TOPEKA, Kan. (AP) — A Kansas prosecutor will seek a sentence of 50 years in prison without parole for an Oklahoma woman convicted of killing her ex-husband and his fiancee at a Topeka home.  Fifty-two-year-old Dana Chandler, of Duncan, Oklahoma, was convicted last month on two counts of premeditated murder. A jury deliberated just 83 minutes before finding her guilty in the July 2002 shootings of her ex-husband, 47-year-old Michael Sisco, and his 53-year-old fiancee, Karen Harkness.  The Topeka Capital-Journal reports that the Shawnee County district attorney's office filed notice yesterday (MON) that it intends to seek the so-called "Hard 50" sentence for each murder count. The sentence would require Chandler to serve 50 years before going before the parole board.  Chandler is scheduled to be sentenced June 1 in Shawnee County District Court.


KS Business Owner Admits to Distributing Steroids 

KANSAS CITY, Mo. (AP) — A Kansas businessman has admitted that he helped distribute more than $1.3 million in steroids. Fifty-two-year-old Scott Lofquist, of Fairway, pleaded guilty Tuesday in federal court in Kansas City, Missouri. He admitted that he conspired to distribute anabolic steroids and non-controlled prescription drugs through his business, Lifetime Wellness, from June 2008 through March 2010. A co-defendant, 49-year-old Rodney Baltazar, of Elkton, Maryland, is scheduled to plead guilty Thursday to his role in the conspiracy. Baltazar was a doctor of osteopathy licensed to practice in Delaware. Prosecutors say Baltazar had an arrangement with Lofquist to write prescriptions without conducting medical evaluations, and the drugs were not prescribed for legitimate medical purposes.


Trial Rescheduled for Suspect in Topeka Shooting

TOPEKA, Kan. (AP) — The murder trial of suspect in a fatal shooting near a Topeka high school has been rescheduled for June 25.  Twenty-year-old Austin Craig Tabor of Topeka is charged with first-degree murder in the death of 20-year-old Matthew C. Mitchell. He was shot to death in October 2010 near Topeka West High School. A 17-year-old survived after being shot five times.  Tabor's first trial ended in a mistrial last week after a Topeka Capital-Journal reporter tweeted a photo that showed a juror.  The Capital-Journal reports that a co-defendant, 22-year-old Coty Rylan Newman of Topeka, is scheduled to go on trial in Mitchell's death on August 20.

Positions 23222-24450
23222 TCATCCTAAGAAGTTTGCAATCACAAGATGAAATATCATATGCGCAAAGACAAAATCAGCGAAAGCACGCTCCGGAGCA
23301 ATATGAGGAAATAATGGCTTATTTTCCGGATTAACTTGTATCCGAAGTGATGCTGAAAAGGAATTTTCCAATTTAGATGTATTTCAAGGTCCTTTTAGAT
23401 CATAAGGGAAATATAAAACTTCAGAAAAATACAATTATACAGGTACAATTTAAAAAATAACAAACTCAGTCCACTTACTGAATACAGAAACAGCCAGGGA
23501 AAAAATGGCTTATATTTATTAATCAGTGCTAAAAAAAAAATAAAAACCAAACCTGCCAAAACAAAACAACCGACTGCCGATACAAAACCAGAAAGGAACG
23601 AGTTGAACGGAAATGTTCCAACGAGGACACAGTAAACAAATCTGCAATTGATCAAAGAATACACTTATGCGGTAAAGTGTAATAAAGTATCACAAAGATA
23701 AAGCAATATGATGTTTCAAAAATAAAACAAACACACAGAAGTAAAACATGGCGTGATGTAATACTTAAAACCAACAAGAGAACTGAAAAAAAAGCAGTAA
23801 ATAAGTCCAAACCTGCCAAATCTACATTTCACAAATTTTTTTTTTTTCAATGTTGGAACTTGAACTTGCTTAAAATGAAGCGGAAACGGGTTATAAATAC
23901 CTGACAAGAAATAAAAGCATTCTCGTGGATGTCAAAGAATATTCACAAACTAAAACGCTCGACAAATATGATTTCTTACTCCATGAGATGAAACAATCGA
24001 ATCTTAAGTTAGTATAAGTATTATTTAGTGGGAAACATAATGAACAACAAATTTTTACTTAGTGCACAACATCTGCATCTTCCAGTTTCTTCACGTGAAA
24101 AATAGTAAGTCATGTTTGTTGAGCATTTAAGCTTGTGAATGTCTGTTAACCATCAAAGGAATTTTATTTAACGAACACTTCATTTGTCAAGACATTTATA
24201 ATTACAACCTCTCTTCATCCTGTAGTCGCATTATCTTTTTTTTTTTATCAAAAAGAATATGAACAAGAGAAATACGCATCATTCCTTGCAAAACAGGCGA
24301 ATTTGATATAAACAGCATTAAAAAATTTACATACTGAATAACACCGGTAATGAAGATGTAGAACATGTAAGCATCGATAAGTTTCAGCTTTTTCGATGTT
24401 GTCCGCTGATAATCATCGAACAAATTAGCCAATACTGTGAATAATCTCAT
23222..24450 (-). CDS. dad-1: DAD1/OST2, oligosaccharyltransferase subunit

University of Kansas Offering 540 Staff Buyouts

LAWRENCE, Kan. (AP) — The University of Kansas is offering buyouts to 540 of its faculty and staff on its Lawrence and Edwards campus in Overland Park.  Provost Jeff Vitter announced the buyouts yesterday (MON) in an email to university employees. He says those who accept the buyouts would receive a cash payment equal to one year's salary, up to a maximum of $100,000.  The 540 staff members represent about 11 percent of the university's faculty and staff.  Gavin Young, a spokesman for the provost's office, says the buyouts were not established with a specific amount of savings in mind.  Employees can apply for the program through May 15, and must leave the university between July 24 and December 31.


K-State Student National Fishing Champion

MANHATTAN, Kan. (AP) — Kansas State junior Ryan Patterson has a fishing story he'll be able to brag about for the rest of his life.  Despite fishing by himself, Patterson, of Goddard, defeated 25 teams at the National Guard FLW College Fishing National Championship last weekend in South Carolina.  He was a one-man team because his brother and teammate transferred from Kansas State before the event. The 14 bass he caught over three days weighed a total of 46 pounds, 1 ounce, giving him the title by 2 pounds, 4 ounces.  Patterson won $50,000, a boat for his school's bass club and $25,000 for Kansas State University.  KAKE-TV reports that Patterson will next compete in August in the Forrest Wood Cup, the world championship of bass fishing.


Brownback to Host KS Ecotourism Event

GREAT BEND, Kan. (AP) — Governor Sam Brownback will host a gathering April 28 in central Kansas to discuss the state's potential to develop outdoor sites for ecotourism.  The summit will be held at the Kansas Wetlands Education Center at the Cheyenne Bottoms Wildlife Area near Great Bend. Presenters will include Ted Eubanks, founder of the ecotourism consulting firm Fermata.  Brownback has invited participants to discuss ideas for nature-based tourism focusing on wildlife and the landscape, such as bird-watching and photography.  The summit is by invitation only because seating at the education center is limited.